For Michael Steger, a postman whose hobby is shooting, it is the realization of a lifetime goal. For the U.S. Forest Service, it is a chance to cure a 9-year-old ulcer.
The Forest Service last week chose Steger, of West Hills, to operate and manage the Middle Shooting Area, a narrow ravine about 15 miles northeast of Tujunga with a history of trouble. For years it has been the site of accidental shootings and an occasional dumping ground for bodies. Large appliances have been hauled in as targets and left behind as bullet-pocked trash.
The selection left the Forest Service "really happy--I mean, really happy," said Chris Rose, Tujunga district ranger for the Angeles National Forest. "People can't have alcoholic beverages up there, only biodegradable targets are allowed, and people aren't supposed to shoot across the road. Those all get violated, as far as we can tell, pretty commonly."
The area will shut down temporarily in January for renovation and reopen in late February or early March, Rose said.
As private concessionaire of the 1.5-mile area in Upper Big Tujunga Canyon, Steger, who plans to quit his job as a North Hollywood postman, will be relatively free to institute his own rules, collect fees, sell ammunition and shooting supplies, and hire his own employees.
The mail carrier said he plans to keep the range tightly controlled. General Forest Service rules that prohibit the dumping of trash and the use of illegal weapons, alcohol and drugs will be strictly enforced, he said.
Steger said he will establish three shooting areas on the range, with at least 95 individual shooting stations, as well as a supplies and refreshments store and office. Employees--he'll open the range with six--will monitor all the shooting areas, he said.
The Forest Service will collect 5% of Steger's annual revenues, officials said. They declined to speculate on how much money they could reap from the privately operated business. But with scores of shooters during weekdays and hundreds now using the range on weekends, Steger is confident that, with a $6-per-user fee, he and the federal government will turn a profit. "Most of the places I had been to out here were open ranges, and I was dissatisfied with the way they were operated," Steger said. He had not visited the middle area before bidding to operate it, he said. "My goal is basically to set up an environment where you wouldn't mind taking your family shooting with you."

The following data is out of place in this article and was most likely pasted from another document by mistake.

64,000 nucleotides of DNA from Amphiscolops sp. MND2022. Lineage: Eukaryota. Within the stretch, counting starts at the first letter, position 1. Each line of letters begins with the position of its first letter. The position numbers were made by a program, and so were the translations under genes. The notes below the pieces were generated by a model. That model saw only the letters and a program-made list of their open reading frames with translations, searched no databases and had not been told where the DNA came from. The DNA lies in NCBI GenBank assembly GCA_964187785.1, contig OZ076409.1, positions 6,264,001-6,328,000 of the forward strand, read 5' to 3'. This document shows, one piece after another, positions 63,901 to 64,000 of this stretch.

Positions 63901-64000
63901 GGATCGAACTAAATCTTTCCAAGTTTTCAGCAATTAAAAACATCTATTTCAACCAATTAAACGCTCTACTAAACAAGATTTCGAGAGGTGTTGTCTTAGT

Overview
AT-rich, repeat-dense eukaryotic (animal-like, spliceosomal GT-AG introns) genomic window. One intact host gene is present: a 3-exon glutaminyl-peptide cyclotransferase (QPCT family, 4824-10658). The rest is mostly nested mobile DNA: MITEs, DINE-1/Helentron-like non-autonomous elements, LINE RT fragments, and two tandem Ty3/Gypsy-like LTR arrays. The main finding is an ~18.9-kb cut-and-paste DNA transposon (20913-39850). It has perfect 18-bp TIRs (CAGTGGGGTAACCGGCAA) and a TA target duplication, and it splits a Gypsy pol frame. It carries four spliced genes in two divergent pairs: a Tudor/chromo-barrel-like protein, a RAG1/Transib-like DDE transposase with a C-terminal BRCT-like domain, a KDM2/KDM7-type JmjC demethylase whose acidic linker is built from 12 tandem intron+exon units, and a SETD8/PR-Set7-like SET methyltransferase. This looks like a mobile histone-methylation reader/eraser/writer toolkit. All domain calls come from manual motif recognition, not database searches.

Sixteen untended shooting areas were established by the Forest Service in 1980, but five have been shut down permanently because they were unmanageable or unsafe, said Kim Brower, a Forest Service spokeswoman. The middle area itself was closed temporarily in 1988 for redesign after two people were accidentally killed at the range.
A 13-year-old boy died in December, 1987, after a bullet he fired at an old car's wheel rim ricocheted and hit him. About a year earlier, a Montrose man was fatally wounded by a stray bullet, Forest Service officials said.
And in October, the bodies of two men were found at the range, one with multiple gunshot wounds and the other shot once. Los Angeles County Sheriff's Department homicide detectives still are investigating the shootings.
In addition, the area is littered with trash, including old water heaters, television sets and bottles and cans--all of which serve as targets. Wildlife is long gone from the area, said district ranger Rose.
Excluding the middle area, all but one of the areas still are open, uncontrolled ranges. Last year, a range in the Saugus district was turned over to concessionaire management and renamed "A Place to Shoot," Rose said.
"I think we're going to be leaning more to get concessionaires in all these areas, at least because of the safety and vandalism standpoints," Brower said. "A concessionaire can do a much more thorough job than what we'd be able to do.
"No matter how much we patrol or how many regulations we post, there's still a free-for-all" at the middle area, she said.
Brower and others say they are confident that Steger's proposal will eliminate those problems. They are not concerned about enforcement, they said, because sheriff's deputies have agreed to periodically patrol the area. The Forest Service itself will closely monitor Steger's operation for a time after it opens, officials said.
"I think once you have people in authority there that tempers don't flare as easily or as often," Steger said. "But I don't want my employees going out there and trying to enforce the laws themselves. I'd much rather move other people out of danger and let experienced people come in and handle it."
Steger, who owns about 16 guns, has never operated a range. But as a Marine, he was a range instructor at El Toro, has worked at a gun shop and is a member of the National Rifle Assn. And Steger often goes to target ranges for shooting practice. He tried unsuccessfully five years ago to start up a target range. The effort failed because of lack of money, he said.